Like many of the other creatures on the Galápagos, the giant tortoises were castaways, drifting across the ocean from mainland South America. They managed to travel such a distance – some 1000km (620 miles) – because they float and can survive for several months without food or water. Helped by ocean currents, though some would have drifted westwards, enough made landfall for a viable population to become established.
Darwin was stunned by the size of these reptiles, noting in his journal that it took up to eight men to lift a tortoise. So why are they so big? One theory suggests that only the largest tortoises could have survived such a difficult sea crossing, as their large volume to surface area ratio would have allowed them to retain fluids, while their longer necks meant they could breathe more easily.
The other notable feature is how the shape of their shells differs. The shapes seem to correlate with the habitat of the island on which they live: those on lush, well-vegetated islands have domed shells and shorter necks; those on dry, desert-like islands have ‘saddleback’ shells and long necks. Presumably, where there is plenty of low-growing vegetation, the animals can easily reach their food, while on drier islands, they may need to reach up to get to taller vegetation such as the abundant prickly pear cactus. However, other scientists have suggested that this may be a coincidence and that the saddleback shell shape is actually a product of sexual selection, a result of generations of females preferring males with a higher front to their shell and longer necks. But then two races that have a similar shape may not necessarily be very closely related, which tends to suggest that they have evolved in response to the type of habitat in which they live.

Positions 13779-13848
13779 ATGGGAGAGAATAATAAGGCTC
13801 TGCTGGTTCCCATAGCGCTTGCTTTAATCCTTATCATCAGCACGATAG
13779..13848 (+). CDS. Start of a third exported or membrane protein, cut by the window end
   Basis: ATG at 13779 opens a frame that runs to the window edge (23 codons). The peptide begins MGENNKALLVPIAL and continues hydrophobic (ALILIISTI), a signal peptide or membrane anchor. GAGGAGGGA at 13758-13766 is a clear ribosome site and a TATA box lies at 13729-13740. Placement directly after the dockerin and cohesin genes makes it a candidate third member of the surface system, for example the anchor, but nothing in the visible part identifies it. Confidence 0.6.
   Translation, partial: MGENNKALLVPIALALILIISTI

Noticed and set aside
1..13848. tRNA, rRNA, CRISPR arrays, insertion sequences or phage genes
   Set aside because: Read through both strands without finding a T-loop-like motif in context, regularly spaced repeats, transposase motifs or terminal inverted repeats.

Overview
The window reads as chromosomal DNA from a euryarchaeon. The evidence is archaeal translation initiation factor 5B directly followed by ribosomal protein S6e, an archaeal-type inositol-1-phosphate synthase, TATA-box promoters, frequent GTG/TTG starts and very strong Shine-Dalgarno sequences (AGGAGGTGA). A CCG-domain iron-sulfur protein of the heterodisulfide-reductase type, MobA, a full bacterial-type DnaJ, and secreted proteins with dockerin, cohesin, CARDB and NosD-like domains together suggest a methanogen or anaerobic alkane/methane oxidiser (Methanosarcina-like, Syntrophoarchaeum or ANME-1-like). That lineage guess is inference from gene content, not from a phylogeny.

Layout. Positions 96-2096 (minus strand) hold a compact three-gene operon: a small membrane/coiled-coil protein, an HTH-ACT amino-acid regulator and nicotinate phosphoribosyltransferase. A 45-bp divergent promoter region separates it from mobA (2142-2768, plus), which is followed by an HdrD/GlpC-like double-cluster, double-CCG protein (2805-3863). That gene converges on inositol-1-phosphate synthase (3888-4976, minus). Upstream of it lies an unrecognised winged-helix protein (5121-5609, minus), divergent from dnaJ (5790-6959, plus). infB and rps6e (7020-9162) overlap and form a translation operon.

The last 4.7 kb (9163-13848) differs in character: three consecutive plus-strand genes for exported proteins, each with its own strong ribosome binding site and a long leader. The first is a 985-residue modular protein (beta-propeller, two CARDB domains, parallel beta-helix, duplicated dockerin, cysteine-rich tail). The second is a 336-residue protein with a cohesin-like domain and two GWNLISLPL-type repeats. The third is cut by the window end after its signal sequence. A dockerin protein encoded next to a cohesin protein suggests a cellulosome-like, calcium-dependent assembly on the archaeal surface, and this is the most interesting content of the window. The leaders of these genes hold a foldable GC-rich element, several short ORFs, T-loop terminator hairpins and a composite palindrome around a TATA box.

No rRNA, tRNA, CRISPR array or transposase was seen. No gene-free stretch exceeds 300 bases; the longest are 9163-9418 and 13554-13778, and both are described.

Famously, at the time of his visit, Darwin falled to appreciate the differences in shell-shape between each island tortoises. Only when he returned to England did he develop his theory; and then, to his eternal regret, he found that he had not always labelled the tortoise shells he had collected with the name of the island where it had been found – thus making the specimens far less useful for determining whether his assumptions were correct.